• Revenue Cycle Management
  • COVID-19
  • Reimbursement
  • Diabetes Awareness Month
  • Risk Management
  • Patient Retention
  • Staffing
  • Medical Economics® 100th Anniversary
  • Coding and documentation
  • Business of Endocrinology
  • Telehealth
  • Physicians Financial News
  • Cybersecurity
  • Cardiovascular Clinical Consult
  • Locum Tenens, brought to you by LocumLife®
  • Weight Management
  • Business of Women's Health
  • Practice Efficiency
  • Finance and Wealth
  • EHRs
  • Remote Patient Monitoring
  • Sponsored Webinars
  • Medical Technology
  • Billing and collections
  • Acute Pain Management
  • Exclusive Content
  • Value-based Care
  • Business of Pediatrics
  • Concierge Medicine 2.0 by Castle Connolly Private Health Partners
  • Practice Growth
  • Concierge Medicine
  • Business of Cardiology
  • Implementing the Topcon Ocular Telehealth Platform
  • Malpractice
  • Influenza
  • Sexual Health
  • Chronic Conditions
  • Technology
  • Legal and Policy
  • Money
  • Opinion
  • Vaccines
  • Practice Management
  • Patient Relations
  • Careers

Building flexibility into a trust

Article

I've set up an irrevocable trust at my bank and the assets will go to my two children after I die. But I'm worried that once I'm gone, the trust may become less effective if estate and tax laws change or the bank trustee does a lousy job. How can I prevent those possibilities?

I've set up an irrevocable trust at my bank and the assets will go to my two children after I die. But I'm worried that once I'm gone, the trust may become less effective if estate and tax laws change or the bank trustee does a lousy job. How can I prevent those possibilities?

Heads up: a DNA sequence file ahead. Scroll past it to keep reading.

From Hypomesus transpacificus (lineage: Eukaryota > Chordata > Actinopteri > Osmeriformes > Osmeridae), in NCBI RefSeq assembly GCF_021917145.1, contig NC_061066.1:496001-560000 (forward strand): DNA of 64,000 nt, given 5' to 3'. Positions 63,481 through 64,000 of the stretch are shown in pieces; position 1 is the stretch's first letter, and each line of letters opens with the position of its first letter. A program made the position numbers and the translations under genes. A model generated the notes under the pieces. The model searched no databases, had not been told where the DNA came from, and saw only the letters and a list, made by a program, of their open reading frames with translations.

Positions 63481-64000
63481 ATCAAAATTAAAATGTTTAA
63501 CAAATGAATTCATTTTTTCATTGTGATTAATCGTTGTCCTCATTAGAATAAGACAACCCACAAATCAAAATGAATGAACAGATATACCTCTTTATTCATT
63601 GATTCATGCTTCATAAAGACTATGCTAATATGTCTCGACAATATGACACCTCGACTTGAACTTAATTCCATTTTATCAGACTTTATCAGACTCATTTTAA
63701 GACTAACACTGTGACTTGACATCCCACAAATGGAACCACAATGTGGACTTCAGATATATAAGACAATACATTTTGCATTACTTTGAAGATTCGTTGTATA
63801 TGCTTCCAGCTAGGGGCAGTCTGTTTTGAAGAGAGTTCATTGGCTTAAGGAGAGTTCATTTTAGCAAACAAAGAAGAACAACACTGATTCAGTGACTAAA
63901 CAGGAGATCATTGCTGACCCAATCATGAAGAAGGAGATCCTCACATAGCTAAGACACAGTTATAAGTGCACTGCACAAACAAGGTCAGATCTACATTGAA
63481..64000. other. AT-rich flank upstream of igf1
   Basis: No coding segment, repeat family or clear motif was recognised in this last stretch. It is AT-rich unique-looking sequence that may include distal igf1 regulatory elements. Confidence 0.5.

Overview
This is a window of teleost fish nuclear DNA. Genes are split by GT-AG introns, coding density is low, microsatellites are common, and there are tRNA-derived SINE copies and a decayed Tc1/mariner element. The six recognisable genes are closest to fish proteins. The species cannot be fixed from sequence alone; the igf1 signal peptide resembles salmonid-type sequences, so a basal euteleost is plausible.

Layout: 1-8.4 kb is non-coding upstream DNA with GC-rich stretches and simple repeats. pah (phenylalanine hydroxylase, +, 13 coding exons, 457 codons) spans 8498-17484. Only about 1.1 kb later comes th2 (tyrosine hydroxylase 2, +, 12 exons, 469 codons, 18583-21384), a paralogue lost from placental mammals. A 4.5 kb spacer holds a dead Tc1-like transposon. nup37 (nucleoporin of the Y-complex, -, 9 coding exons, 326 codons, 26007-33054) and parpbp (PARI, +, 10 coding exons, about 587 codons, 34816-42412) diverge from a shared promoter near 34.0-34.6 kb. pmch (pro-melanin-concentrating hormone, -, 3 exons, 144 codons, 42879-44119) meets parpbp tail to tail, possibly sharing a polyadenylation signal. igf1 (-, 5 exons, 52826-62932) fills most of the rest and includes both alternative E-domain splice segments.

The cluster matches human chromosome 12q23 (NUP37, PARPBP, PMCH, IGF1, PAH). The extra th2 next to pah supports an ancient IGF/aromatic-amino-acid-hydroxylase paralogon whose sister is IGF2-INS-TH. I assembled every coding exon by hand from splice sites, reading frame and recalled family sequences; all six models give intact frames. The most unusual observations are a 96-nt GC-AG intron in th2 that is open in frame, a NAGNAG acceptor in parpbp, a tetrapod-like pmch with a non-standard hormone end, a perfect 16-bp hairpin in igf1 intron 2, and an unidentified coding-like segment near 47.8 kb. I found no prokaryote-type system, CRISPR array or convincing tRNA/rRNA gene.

Consider appointing a trust protector, perhaps a knowledgeable estate-planning attorney. You could grant him or her the authority to amend the trust to reflect changes in the law and minimize the taxes your beneficiaries would owe. You can also provide a list of performance parameters that you want the trustee to meet and give the protector the right to replace the current trustee if he or she falls short of them. Keep in mind, though, that appointing a trust protector will add another layer of complexity and fees. And to avoid unintended consequences it's critical to clearly spell out the powers-and limitations-you're bestowing on him.

Related Videos
Mike Bannon - ©CSG Partners
Jolie Apicella, JD
David Zetter gives expert advice